Step One: Search the box or look below under each topic. Click on topics to expand the answer.
With the managed site, will I still need to add content and blog my self or is that included in the monthly fee?
This question was asked by Troy and I think it’s a fabulous question!
The short answer is No. If you were smart (and I am referring to the generic you, not specifically to Troy), you wouldn’t want me to. Here’s why…
The Fully Managed Websites that I create for clients come with what I call, “All the bells and whistles“. Those are features like FAQ’s as a custom post type (like this) and many others. I’ll typically stuff the site with dummy content as a placeholder.
One of the things I ask my clients is “How do you expect people to find your site?“. Essentially, I’m asking them to identify what “Sales Funnels” they plan on using. One of the more obvious would be Google and by that they are referring to what is called Organic SEO.
Everyone wants great SEO and every one of my sites has all the right tools to achieve it. Here’s why you’ll never get organic SEO from a site that provides you content.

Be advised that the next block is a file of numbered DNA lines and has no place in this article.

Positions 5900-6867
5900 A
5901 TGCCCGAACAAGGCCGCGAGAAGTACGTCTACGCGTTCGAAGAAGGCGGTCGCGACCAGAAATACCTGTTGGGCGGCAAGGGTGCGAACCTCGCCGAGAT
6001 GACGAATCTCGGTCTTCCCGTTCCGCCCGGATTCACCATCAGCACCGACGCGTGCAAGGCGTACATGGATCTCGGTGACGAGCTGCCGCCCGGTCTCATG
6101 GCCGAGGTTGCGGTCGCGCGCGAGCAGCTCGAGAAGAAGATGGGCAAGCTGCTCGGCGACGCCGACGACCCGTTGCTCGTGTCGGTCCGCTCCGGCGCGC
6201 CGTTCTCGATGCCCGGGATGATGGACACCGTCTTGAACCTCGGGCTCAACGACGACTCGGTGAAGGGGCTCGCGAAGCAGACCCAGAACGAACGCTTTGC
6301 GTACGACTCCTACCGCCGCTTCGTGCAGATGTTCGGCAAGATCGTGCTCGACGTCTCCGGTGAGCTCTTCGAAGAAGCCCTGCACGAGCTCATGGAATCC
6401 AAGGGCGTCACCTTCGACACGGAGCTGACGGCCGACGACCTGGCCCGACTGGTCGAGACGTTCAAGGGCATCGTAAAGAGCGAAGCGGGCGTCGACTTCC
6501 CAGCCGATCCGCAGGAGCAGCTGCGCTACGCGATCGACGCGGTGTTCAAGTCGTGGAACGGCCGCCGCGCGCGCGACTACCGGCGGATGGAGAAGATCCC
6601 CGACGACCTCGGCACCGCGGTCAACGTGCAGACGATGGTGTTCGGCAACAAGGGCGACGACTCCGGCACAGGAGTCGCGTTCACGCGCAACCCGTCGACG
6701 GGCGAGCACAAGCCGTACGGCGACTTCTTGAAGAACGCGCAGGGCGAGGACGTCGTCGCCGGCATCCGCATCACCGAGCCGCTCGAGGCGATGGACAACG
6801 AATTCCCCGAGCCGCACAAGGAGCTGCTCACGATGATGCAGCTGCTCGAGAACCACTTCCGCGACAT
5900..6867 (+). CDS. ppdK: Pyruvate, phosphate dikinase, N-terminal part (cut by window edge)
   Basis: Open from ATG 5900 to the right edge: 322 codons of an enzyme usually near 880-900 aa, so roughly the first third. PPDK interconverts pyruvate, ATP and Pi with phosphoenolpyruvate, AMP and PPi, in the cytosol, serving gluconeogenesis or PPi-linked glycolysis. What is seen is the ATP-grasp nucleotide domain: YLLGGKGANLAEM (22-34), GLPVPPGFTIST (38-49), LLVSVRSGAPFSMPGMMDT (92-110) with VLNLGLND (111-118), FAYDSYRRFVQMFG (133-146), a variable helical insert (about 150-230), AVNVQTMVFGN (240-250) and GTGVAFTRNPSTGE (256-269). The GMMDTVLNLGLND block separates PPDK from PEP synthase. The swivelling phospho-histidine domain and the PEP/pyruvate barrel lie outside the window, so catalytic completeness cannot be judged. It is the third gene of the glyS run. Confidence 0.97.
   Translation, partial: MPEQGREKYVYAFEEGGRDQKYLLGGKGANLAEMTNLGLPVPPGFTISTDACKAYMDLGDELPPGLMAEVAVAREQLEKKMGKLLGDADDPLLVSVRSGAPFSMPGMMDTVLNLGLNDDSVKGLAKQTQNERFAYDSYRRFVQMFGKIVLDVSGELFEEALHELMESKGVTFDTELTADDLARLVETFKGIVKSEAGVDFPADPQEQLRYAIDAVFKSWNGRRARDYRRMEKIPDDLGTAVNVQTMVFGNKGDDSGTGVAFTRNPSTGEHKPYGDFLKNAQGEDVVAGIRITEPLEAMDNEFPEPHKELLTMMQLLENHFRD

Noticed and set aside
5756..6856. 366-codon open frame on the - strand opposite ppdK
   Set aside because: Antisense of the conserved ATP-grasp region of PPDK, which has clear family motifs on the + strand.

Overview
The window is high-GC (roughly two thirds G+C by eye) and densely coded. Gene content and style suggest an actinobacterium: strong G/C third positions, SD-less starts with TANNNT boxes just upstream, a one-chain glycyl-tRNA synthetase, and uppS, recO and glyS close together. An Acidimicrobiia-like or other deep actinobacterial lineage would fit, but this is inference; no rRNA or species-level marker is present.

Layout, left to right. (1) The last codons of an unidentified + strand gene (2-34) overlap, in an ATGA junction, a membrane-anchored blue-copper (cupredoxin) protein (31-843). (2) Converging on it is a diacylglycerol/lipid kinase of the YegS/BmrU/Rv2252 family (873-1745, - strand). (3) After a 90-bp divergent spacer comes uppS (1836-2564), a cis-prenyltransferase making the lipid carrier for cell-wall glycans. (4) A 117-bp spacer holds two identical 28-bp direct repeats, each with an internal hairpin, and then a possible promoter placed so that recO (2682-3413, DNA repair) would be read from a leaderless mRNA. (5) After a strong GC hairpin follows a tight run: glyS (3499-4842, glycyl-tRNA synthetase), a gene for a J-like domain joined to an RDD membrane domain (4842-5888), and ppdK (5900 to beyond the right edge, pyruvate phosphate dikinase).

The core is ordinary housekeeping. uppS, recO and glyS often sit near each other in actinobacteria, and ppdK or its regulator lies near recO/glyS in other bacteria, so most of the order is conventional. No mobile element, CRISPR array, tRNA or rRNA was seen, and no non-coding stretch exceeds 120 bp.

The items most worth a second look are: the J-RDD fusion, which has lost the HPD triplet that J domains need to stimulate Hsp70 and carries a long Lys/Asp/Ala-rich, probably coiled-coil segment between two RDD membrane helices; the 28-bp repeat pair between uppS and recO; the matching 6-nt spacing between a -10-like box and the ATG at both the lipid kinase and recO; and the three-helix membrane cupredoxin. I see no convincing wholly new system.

Google doesn’t like duplicate content. Hate is just a tad bit stronger of a word but they come pretty close to that. When Google finds identical content on multiple sites it decides to index only the first instance it’s found. It’s what is called a Canonical Link. This far better than what they used to do – if they found duplicate content they used to remove your site completely from the index!
So, a service that writes content for you (and 500 other sites) is doing you a major disservice. While it seems like a pretty cool deal – only the first instance of any of those posts will be picked up by Google and you can bet it won’t be your site.
That said, if do have content from a service like that it still could be a benefit to one of your other funnels. Have a mailing list style newsletter? In that you can push that content out to your list. (I do include a newsletter like that as a Bell and Whistle). Of course that newsletter would be a different sales funnel (permission based marketing) and not related to SEO at all.
I do write local based SEO quality original posts for clients for a fee. I also manage sites where we’ve gone out and hired writers. It’s always better if they write it in their own voice but it’s always an option for those who just don’t want to write. In this instance each and every article is completely new and different from any other article on any other websites – Great Local SEO and No Duplicate Content.